In Memory

Mia has had huge tumors in her body for the past couple of years. One of them has been particularly large and seemed to affect her bladder, as she voided water as she walked, and especially when she would sleep on the floor. Another tumor constricted her lungs and caused her to gasp for breath. Her hind quarters were also problematic and would suddenly collapse so Mia ended up splayed on the ground, unable to get up. Many times we had to go out into the yard to pull her to her feet so she could come inside and collapse on her favorite pillow.

Several weeks ago, we saw a sadness in her eyes that had not been there. She became more quiet and less mobile, so Y and I talked about her failing health and agreed that time was coming to have her put to sleep. We both agreed that we did not want to wait until she was totally helpless as that was not the Mia we both knew and loved. Last weekend, it seemed that the time had arrived, so I called the vet and made the appointment.

Mia had a really good day prior to the appointment. She was able to walk and seemed very comfortable, so it gave me cause to pause and question whether I was doing the right thing, but I knew the decision was best for everyone, including Mia. The vet gave her a sedative and then the lethal dosage of the medication that put her to sleep. We stayed with her, said our goodbyes, and shed our tears.

We're all missing Mia as she's been a big part of my life for well over a decade. All the kids in the neighborhood look forward to our daily walks and love to pet the dogs, but especially Mia. A couple of the kids saw her collapse in the street, unable to get back on her feet, and felt such sadness for her, showering her with love until we could get her up and on her way home again. Daisy and Cinnamon have looked for Mia, especially at night, because the two smaller dogs sleep on top of my bed, but Mia's pillow and palette were on the floor right next to the bed. They've sniffed all her favorite places, but haven't been able to find her. I wish I knew that is going through their minds ... but I know they miss Mia too.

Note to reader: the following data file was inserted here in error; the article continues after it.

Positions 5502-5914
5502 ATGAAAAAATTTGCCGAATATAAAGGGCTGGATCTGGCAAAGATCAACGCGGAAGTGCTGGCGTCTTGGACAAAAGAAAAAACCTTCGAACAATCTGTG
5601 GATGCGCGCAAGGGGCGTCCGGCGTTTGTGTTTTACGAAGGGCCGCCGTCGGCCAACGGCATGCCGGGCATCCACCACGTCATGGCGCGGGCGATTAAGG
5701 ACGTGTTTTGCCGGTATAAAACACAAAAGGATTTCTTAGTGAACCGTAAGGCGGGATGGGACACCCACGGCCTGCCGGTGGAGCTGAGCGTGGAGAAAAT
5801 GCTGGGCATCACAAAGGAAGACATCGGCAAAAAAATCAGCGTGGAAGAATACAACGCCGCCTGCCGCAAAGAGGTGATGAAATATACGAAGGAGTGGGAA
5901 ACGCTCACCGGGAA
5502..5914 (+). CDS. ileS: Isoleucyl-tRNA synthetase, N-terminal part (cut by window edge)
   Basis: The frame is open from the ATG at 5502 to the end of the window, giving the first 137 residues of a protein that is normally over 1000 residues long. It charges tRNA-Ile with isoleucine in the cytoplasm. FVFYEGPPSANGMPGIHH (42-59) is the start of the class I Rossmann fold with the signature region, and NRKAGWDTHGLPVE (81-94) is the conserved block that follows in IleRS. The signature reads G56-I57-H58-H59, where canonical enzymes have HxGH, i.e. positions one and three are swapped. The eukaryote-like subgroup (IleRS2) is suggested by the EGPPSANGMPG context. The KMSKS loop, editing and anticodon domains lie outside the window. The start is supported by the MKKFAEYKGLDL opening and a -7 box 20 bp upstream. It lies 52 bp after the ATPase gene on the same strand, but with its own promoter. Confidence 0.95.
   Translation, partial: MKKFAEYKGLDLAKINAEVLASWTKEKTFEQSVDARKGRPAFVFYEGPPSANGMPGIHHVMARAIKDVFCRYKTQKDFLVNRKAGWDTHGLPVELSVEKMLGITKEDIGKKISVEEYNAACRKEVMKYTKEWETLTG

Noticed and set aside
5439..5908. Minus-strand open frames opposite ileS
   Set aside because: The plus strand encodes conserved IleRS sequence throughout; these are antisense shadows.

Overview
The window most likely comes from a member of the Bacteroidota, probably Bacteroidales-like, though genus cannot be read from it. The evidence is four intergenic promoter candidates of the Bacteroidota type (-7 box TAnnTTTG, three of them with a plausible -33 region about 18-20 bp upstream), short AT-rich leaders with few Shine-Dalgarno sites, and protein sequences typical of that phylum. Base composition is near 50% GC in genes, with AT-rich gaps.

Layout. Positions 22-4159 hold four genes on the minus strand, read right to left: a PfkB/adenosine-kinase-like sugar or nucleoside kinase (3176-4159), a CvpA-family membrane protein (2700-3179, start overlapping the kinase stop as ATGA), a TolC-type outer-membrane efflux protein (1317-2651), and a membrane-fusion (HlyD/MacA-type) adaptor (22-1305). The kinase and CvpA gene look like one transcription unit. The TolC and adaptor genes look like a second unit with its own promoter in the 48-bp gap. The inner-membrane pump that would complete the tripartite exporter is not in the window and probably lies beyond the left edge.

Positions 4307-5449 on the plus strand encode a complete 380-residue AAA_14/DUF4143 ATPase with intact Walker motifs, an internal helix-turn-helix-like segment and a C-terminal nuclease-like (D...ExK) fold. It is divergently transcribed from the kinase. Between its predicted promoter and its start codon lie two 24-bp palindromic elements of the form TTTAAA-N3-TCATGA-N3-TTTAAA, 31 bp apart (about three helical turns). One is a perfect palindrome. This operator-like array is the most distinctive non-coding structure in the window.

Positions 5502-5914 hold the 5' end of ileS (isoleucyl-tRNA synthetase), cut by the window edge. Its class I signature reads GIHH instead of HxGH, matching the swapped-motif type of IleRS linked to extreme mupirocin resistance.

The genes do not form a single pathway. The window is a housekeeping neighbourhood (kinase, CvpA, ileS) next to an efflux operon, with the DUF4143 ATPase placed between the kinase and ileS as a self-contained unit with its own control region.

We're not going to get another big dog as we still have two dogs to keep us busy and amused. Daisy, the Jack Russell terrier, has become fast friends with Y, while Cinnamon is my little girl. We'll spoil them and enjoy having them in our lives, but we'll always miss Mia, too.

It's a Matter of When to Speak Your Mind

The President of the United States of America came to Palm Springs to spend President’s Day weekend. His arrival/visit/departure requires some access to roads in the Valley to be limited, and therein lies the issue.

Believe it or not, local residents “wish the President had picked a better weekend” to visit the Valley. There is a lot going on this weekend, including the Tour de Palm Springs, the Indio Date Festival, the Dr. George car show and auction, Modernism week, a golf tournament, the Cathedral City Hot Balloon Festival – and on and on and on. Some residents (you know, the ones they find to put on the local news) think that there was already enough increased traffic to have reason to turn down the President’s trip to the area.


What would we do without the tourist dollars? Basically, from June through August the shops struggle to stay open as our fair weather friends fly back to their homes in milder climes. Year-round residents have learned how to stay cooler when it’s in the triple digits, but not so much our visitors who come from the northern and eastern regions of the continent. We have a bureau of tourism that works long and hard to entice visitors to the area, but they get a free publicity worldwide when it’s the President arriving to enjoy both our climates and our golf courses.